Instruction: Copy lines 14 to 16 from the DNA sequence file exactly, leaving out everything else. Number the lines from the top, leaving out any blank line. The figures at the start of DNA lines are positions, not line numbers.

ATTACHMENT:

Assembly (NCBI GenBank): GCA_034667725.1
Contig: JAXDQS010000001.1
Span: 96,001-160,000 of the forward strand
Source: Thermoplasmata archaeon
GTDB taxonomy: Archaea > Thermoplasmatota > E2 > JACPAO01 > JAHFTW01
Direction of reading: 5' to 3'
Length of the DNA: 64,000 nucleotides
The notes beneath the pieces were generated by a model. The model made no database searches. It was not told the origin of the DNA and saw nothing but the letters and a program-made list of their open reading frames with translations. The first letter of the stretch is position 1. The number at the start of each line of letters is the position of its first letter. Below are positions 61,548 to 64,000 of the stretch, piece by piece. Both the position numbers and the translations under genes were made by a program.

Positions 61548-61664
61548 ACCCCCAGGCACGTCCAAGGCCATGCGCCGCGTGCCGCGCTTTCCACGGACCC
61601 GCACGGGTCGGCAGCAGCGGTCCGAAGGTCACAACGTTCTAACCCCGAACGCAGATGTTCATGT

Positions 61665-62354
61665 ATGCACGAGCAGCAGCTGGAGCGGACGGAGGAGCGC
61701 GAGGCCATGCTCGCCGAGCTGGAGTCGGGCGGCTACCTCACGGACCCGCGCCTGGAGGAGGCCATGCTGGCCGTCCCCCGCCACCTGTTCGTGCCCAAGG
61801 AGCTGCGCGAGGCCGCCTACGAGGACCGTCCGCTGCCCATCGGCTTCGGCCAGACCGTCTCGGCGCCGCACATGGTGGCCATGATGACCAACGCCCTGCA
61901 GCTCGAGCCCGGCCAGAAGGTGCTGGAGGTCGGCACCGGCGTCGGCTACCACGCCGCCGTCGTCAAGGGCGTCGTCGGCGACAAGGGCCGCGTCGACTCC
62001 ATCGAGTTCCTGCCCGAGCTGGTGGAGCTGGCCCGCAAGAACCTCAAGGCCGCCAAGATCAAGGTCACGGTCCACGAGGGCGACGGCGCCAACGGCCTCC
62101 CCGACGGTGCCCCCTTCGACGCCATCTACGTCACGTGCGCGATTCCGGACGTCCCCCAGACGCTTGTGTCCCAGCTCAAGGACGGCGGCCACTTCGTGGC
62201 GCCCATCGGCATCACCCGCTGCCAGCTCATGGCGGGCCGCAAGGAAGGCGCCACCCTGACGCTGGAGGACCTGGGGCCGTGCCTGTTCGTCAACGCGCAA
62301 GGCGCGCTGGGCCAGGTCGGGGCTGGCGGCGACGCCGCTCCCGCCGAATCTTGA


61701 GAGGCCATGCTCGCCGAGCTGGAGTCGGGCGGCTACCTCACGGACCCGCGCCTGGAGGAGGCCATGCTGGCCGTCCCCCGCCACCTGTTCGTGCCCAAGG
61801 AGCTGCGCGAGGCCGCCTACGAGGACCGTCCGCTGCCCATCGGCTTCGGCCAGACCGTCTCGGCGCCGCACATGGTGGCCATGATGACCAACGCCCTGCA
61901 GCTCGAGCCCGGCCAGAAGGTGCTGGAGGTCGGCACCGGCGTCGGCTACCACGCCGCCGTCGTCAAGGGCGTCGTCGGCGACAAGGGCCGCGTCGACTCC